Creating Video Trails In OpenCV

The video trail effect is nothing new: it was first used in music videos like “Blame it on the boogie” from the Jackson 5 in 1978. Now,  [Antonio Ospite] has put together a nice article that shows the basics of using OpenCV to create this effect in live video. He used the open source video processing package OpenCV for this, creating the effect with a short script. It can run in multiple ways, creating video trail effects, or “catch-up”trails (where the trail reverses into a final frame).

This provides an interesting example of how these video effects have become so much easier to create. The Jackson 5 video was created using a Scanimate and Quantel Paintbox system that was as big as a closet and cost hundreds of thousands of dollars. Now, you can create these effects with free software and a cheap PC. Now you just need to figure out what in our modern world looks awesome with this throwback effect.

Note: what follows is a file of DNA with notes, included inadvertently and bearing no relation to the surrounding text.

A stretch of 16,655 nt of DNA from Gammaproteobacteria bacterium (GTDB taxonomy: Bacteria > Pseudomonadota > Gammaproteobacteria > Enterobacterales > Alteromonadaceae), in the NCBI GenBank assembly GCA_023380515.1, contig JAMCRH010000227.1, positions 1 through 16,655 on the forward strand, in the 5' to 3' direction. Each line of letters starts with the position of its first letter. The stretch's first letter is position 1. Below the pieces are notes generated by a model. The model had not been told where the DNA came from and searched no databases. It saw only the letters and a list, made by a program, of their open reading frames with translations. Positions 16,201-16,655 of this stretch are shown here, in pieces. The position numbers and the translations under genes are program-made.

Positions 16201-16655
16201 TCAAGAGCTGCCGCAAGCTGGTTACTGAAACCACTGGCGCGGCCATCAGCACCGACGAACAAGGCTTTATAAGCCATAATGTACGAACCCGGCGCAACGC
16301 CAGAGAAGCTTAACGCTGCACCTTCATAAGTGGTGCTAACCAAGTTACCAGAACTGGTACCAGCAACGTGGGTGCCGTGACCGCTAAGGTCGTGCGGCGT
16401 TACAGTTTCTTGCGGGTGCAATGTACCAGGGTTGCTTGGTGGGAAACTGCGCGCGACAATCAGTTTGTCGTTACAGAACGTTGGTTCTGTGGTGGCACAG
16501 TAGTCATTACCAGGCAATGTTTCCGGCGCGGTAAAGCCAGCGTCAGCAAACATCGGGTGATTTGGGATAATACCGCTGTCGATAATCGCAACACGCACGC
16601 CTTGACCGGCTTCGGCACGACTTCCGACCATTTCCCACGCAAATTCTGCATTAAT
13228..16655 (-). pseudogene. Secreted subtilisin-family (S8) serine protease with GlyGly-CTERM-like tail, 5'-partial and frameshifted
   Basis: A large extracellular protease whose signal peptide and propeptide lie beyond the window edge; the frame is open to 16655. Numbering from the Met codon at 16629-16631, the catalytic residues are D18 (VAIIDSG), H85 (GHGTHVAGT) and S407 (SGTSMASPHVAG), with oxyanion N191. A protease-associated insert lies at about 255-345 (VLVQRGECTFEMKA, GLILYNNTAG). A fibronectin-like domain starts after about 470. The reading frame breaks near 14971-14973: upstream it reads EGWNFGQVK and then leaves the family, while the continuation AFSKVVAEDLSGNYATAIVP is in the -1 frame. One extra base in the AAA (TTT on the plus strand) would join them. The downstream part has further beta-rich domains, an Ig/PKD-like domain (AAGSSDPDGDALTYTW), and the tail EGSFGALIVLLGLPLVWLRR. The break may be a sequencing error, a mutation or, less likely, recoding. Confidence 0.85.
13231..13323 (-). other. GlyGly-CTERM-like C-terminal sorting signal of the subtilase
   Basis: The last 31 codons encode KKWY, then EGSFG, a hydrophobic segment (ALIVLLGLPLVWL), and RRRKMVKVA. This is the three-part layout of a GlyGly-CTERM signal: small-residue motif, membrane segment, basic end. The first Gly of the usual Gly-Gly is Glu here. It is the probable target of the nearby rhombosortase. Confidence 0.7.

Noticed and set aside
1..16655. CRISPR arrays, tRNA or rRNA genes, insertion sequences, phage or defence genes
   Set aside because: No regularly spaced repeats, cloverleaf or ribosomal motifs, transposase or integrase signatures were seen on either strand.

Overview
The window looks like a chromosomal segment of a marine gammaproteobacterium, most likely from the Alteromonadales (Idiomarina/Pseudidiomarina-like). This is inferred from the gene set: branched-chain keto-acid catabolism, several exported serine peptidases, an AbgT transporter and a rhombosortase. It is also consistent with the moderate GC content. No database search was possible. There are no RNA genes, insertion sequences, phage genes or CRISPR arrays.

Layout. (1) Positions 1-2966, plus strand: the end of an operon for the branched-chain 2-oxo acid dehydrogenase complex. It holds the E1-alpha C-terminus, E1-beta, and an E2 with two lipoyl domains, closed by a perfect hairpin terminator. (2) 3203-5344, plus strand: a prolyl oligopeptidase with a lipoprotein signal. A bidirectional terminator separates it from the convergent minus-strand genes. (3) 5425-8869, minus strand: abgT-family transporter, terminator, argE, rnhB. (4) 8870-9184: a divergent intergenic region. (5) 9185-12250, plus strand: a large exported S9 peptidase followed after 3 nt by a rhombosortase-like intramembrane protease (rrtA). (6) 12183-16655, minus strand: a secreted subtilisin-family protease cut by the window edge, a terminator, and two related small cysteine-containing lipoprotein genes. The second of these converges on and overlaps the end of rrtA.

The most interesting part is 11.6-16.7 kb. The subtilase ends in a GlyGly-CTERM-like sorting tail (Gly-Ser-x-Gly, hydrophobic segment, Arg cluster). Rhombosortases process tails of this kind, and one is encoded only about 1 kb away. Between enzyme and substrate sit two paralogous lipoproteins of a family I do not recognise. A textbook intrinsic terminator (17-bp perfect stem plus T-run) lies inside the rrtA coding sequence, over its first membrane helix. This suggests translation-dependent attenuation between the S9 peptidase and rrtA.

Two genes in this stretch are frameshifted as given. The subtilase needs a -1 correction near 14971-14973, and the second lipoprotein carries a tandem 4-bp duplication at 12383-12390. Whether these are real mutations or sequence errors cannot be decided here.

5 thoughts on “Creating Video Trails In OpenCV

  1. Ah the fun things you can do by plugging the output of a video mixer into the chromakey input. Or slightly lower-tech: point the camera at an object (say, a model of the Tardis — hint) with a monitor behind it that shows the camera’s picture. None of that modern digital “I can do this with a Raspi” kinda stuff. Now get off my lawn! :-)

  2. The Quantel Paintbox wasn’t launched until 1981, and Scanimate was more for stretching and warping images, got used in some simple animation too.

    Like Jac said, stand in front of a blue screen, use chromakey, and feed output back into input. Or something similar without chromakey. Top of the Pops used this effect all the time through the 1970s, distinctly analogue thing. Pointing a camera at a monitor will do it, if the background is dark.

  3. As Greenaum says, it won’t have been a Quantel Paintbox in 1978, as it didn’t exist until the early 80s (and even the original Classic Paintbox wasn’t the size of a closet, it was less than half a rack’s worth of equipment).

    It COULD have used an early Quantel DVE like a 3000/1 (or possibly an early 5000/1 – not sure if that had launched by then) which allowed picture shrinking and zooming, and was available from around 1976. (It allowed the corner shrink used during the Montreal Olympics opening ceremony in 76)

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